[00:37:11] But I know they're like, hey, in ten years you'll be changed. Like, no, people want it in two days, you know. But but really, if you want lasting change, then you need to believe that this is the process. It's James talks about this in atomic habits, how like you have that valley of disappointment when you're on that growth scale and you just don't believe you're changing. Yeah. You're disappointed because you don't see the fruits all your yet. But if you just keep going and push that, you're going to break through that plateau and you are going to grow and exponential ways. And that's the process. It's it's getting into the muck of those small steps and wondering if it's working, feeling overwhelmed, sometimes stress, making mistakes, trying again, trying again, trying again. And then all of a sudden you look back and you realize, oh, I actually have grown and I have evolved and I have changed. Like, I guess it is working. Yeah, that's the process.

[00:38:12] And I for people that aren't runners, I feel bad any time I go into talking about running, but I think I. We talk about this all the time, too, but the best, yeah, it seems like that every day waking up and doing the getting the miles in and some people like to call them junk miles, or some people say, you know, they don't I wasn't I wasn't feeling it today or all those things. But then over the course of just months and years and you just get those base miles in and you start noticing that, OK, you go run the half or the full marathon and it's a little easier than you thought it was. And you want to sustain growth, you know, and when I started bumping into these longer distances, even to myself, I would think, hey, who can run 50, 50 miles, hundred miles, whatever it was like? Well, you kind of do it a little bit. A little bit here. A little bit there. Yeah.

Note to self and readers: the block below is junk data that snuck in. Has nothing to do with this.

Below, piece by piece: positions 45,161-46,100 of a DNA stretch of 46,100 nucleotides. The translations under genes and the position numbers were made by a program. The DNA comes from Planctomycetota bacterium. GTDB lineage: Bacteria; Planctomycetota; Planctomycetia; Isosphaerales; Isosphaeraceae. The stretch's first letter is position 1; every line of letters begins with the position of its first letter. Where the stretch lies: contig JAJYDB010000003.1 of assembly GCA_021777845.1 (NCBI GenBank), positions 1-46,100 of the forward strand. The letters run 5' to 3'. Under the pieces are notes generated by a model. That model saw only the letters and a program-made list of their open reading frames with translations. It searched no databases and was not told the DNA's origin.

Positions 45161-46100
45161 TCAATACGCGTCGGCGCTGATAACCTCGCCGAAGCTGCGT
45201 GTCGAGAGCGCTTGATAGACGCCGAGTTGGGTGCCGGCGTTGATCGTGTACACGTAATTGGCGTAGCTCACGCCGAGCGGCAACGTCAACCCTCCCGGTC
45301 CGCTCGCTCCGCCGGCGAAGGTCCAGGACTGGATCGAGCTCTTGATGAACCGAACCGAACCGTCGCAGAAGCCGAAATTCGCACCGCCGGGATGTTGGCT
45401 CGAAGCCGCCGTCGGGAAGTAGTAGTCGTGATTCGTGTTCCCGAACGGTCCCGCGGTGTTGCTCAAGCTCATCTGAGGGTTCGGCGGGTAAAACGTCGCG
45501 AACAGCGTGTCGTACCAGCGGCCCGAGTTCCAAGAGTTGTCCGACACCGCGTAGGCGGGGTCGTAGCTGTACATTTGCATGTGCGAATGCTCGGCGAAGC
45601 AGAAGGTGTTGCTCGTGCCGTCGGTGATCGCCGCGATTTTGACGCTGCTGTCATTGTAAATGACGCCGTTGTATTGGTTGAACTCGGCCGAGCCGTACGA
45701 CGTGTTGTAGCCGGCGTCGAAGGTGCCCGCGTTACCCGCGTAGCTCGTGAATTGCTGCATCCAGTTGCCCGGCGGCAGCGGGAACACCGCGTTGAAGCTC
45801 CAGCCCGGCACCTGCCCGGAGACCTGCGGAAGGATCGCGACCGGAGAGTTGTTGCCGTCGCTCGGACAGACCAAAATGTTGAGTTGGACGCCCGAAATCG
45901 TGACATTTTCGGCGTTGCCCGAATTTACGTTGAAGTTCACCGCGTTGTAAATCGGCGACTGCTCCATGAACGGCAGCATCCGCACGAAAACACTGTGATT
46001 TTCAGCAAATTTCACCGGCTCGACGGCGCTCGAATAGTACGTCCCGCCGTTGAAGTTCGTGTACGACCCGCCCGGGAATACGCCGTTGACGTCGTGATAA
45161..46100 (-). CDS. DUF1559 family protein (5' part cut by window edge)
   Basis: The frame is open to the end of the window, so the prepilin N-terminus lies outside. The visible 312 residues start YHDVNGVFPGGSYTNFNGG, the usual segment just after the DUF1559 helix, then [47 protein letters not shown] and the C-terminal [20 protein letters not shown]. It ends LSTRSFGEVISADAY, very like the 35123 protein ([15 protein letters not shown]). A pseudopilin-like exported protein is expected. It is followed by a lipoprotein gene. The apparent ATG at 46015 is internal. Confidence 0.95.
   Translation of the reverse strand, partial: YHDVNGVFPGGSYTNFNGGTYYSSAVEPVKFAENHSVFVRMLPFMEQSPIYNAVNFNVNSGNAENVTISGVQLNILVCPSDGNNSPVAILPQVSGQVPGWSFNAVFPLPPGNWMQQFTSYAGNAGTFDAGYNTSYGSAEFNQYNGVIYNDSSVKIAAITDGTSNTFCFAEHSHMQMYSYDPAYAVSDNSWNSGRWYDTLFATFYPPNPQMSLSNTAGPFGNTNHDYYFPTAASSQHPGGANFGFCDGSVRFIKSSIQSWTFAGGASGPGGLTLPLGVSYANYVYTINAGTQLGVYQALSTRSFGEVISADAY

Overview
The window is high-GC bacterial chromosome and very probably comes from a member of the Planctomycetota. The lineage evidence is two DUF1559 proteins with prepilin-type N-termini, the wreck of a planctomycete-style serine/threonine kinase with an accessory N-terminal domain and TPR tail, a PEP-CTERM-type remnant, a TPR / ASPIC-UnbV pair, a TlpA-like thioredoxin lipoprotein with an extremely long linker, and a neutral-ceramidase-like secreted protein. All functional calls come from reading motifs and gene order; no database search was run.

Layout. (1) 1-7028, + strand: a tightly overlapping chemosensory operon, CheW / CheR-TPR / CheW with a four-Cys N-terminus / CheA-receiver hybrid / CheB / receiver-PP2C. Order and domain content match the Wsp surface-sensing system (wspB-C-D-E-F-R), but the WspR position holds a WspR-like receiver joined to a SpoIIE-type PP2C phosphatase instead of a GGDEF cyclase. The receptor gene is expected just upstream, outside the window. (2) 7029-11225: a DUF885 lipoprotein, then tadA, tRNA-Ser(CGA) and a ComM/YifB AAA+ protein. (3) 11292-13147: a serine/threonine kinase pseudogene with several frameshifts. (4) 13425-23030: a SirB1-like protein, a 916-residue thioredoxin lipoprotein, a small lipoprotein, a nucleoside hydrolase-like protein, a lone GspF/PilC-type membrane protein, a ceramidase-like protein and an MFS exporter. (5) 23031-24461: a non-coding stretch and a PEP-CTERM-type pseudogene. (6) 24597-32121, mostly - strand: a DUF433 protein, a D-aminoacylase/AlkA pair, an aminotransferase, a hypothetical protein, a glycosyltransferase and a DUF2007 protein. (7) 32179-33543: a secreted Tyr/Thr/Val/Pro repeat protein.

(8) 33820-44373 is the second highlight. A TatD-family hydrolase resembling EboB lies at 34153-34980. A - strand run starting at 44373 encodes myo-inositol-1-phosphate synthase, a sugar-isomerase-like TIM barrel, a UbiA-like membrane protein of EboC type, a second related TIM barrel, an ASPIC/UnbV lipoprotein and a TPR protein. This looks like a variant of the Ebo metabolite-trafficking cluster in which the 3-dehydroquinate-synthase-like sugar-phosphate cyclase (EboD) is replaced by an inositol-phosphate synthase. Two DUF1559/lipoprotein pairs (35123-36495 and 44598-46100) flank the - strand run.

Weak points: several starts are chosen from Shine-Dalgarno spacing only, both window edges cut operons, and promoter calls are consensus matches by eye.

[00:38:57] And we talked about this when you were on my podcast in twenty eighteen about how I taught myself to swim.